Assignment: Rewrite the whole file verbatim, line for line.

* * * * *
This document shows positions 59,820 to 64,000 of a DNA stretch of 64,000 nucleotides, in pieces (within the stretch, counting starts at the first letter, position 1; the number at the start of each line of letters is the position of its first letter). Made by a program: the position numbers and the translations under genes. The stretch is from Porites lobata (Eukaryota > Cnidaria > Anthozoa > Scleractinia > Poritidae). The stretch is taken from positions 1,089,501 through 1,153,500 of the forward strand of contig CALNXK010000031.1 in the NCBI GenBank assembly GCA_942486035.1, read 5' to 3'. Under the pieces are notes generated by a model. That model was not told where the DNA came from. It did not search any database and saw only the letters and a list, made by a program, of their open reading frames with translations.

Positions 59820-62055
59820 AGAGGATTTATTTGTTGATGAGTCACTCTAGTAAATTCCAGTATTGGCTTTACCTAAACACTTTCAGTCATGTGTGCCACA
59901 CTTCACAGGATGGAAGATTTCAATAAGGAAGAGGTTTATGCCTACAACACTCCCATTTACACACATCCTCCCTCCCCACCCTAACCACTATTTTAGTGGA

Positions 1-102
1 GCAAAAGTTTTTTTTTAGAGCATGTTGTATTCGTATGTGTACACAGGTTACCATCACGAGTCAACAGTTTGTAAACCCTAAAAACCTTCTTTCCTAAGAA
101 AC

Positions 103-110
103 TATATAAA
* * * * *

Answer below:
This document shows positions 59,820 to 64,000 of a DNA stretch of 64,000 nucleotides, in pieces (within the stretch, counting starts at the first letter, position 1; the number at the start of each line of letters is the position of its first letter). Made by a program: the position numbers and the translations under genes. The stretch is from Porites lobata (Eukaryota > Cnidaria > Anthozoa > Scleractinia > Poritidae). The stretch is taken from positions 1,089,501 through 1,153,500 of the forward strand of contig CALNXK010000031.1 in the NCBI GenBank assembly GCA_942486035.1, read 5' to 3'. Under the pieces are notes generated by a model. That model was not told where the DNA came from. It did not search any database and saw only the letters and a list, made by a program, of their open reading frames with translations.

Positions 59820-62055
59820 AGAGGATTTATTTGTTGATGAGTCACTCTAGTAAATTCCAGTATTGGCTTTACCTAAACACTTTCAGTCATGTGTGCCACA
59901 CTTCACAGGATGGAAGATTTCAATAAGGAAGAGGTTTATGCCTACAACACTCCCATTTACACACATCCTCCCTCCCCACCCTAACCACTATTTTAGTGGA

Positions 1-102
1 GCAAAAGTTTTTTTTTAGAGCATGTTGTATTCGTATGTGTACACAGGTTACCATCACGAGTCAACAGTTTGTAAACCCTAAAAACCTTCTTTCCTAAGAA
101 AC

Positions 103-110
103 TATATAAA